A lot of people have been talking about the possibility of cryptocurrencies going mainstream lately. The biggest obstacle to this mostly have to do with the supply chain. If more wholesalers accept Bitcoin, this could help trigger the snowball effect of making cryptocurrencies more acceptable at every stage of the supply chain. So I’ve emailed a couple of wholesalers I know about with the suggestion that they might consider taking Bitcoin. I sent this to AHI Distribution:
Just a quick question/suggestion: Have you ever considered accepting Bitcoin as payment for orders? Right now there are a lot of people interested in using cryptocurrencies to pay for high priced items like your generators and it could help retailers if wholesalers like you could accept Bitcoin.
And I got this back:
We have not until it proves itself. Thanks.
Proved itself? I would have thought that Bitcoin would have proved itself by going from mere cents per Bitcoin to a surge of over $1000 in 2014, and then stabilized in the $500-600 range. It’s been accepted by Dell, TigerDirect, and Expedia. Mars One and Wikipedia accepts Bitcoin donations. It’s valuable enough that people can buy and sell real estate and high priced luxury items with cryptocurrencies. When you look at the Bitcoin prices, they don’t seem very high until you notice the prices under them in dollars or Euros. Wholesalers are basically dragging their feet when it comes to accepting Bitcoin, perhaps because they see how volatile it still is. Or perhaps they’re still acting like a herd of cows like this one, which doesn’t move much until a remote controlled car starts leading them around.
Most retailers still accept mostly fiat currencies, but Expedia has indicated that their test of booking hotels with Bitcoin has done better than expected. One family went on a road trip strictly using Bitcoin, booking hotels on Expedia and buying restaurant gift cards on Gyft. This demonstrates how much cryptocurrencies are already sinking into the economic world. They could go farther if wholesalers would quit being like the cows in that video and become the remote controlled car that can lead the effort to add Bitcoin to the supply chain.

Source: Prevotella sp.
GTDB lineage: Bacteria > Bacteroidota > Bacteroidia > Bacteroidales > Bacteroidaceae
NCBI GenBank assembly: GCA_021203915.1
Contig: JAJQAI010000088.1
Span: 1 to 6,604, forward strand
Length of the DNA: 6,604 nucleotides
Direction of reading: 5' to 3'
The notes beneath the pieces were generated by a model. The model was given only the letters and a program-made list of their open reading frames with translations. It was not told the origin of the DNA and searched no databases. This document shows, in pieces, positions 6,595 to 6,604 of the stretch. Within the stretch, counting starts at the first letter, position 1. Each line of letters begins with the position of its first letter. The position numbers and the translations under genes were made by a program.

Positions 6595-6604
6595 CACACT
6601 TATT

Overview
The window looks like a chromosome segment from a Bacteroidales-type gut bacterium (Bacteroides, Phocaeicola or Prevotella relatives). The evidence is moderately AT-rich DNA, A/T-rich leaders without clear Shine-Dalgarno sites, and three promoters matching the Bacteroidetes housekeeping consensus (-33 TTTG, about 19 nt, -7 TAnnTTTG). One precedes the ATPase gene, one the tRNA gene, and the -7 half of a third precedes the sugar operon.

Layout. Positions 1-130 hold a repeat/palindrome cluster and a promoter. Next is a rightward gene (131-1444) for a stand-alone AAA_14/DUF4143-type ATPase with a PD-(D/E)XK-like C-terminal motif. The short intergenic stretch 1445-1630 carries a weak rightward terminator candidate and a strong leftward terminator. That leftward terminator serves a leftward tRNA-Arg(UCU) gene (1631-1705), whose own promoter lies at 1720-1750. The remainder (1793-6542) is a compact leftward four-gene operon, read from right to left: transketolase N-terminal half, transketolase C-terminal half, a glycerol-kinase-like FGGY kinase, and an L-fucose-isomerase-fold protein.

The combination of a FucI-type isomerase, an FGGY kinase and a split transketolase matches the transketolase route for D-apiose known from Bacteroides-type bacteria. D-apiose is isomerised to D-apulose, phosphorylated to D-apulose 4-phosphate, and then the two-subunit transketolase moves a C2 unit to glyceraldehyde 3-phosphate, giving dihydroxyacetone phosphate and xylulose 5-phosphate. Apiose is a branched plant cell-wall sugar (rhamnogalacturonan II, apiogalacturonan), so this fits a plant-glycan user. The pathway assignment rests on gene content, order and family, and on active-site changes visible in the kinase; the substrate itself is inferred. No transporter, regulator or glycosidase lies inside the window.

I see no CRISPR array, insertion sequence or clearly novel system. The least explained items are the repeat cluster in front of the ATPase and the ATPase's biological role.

It’s going to take patience. Obviously, wholesalers aren’t going to do it on their own because their profit margins are probably lean enough as it is. If enough retailers that do business with wholesalers like AHI Distribution bring up Bitcoin, maybe they’ll start thinking more seriously about accepting it. Until then, retailers are pretty much stuck either selling their own used items and services (kinda like me), or converting their Bitcoin into cash every time somebody places an order.
It can be a problem. Everybody is waiting for Bitcoin to catch on before they make a move, but Bitcoin is never going to go mainstream if everybody just waits for it. I’ve pounded on the fact that bloggers have the potential to become leaders in this arena for exactly this reason. Even if each blogger only gets 50 unique visits a day, that’s 50 people who could place an order in the blogstore using Bitcoin. I’ve sold exactly one book in the past few months just by promoting my blog in forums a little bit, but I’ve made more through affiliate links to TigerDirect. That’s a potential dollar value in Bitcoin commerce that could be used to impress the wholesalers if we could just show them charts of the total value being bought and sold using cryptocurrencies every day.
That’s something worth thinking about. So don’t be shy about buying that book using Bitcoin if it’s really something you want. It’ll give us something to show the wholesalers so they can see that retailers are really interested in doing business in cryptocurrencies.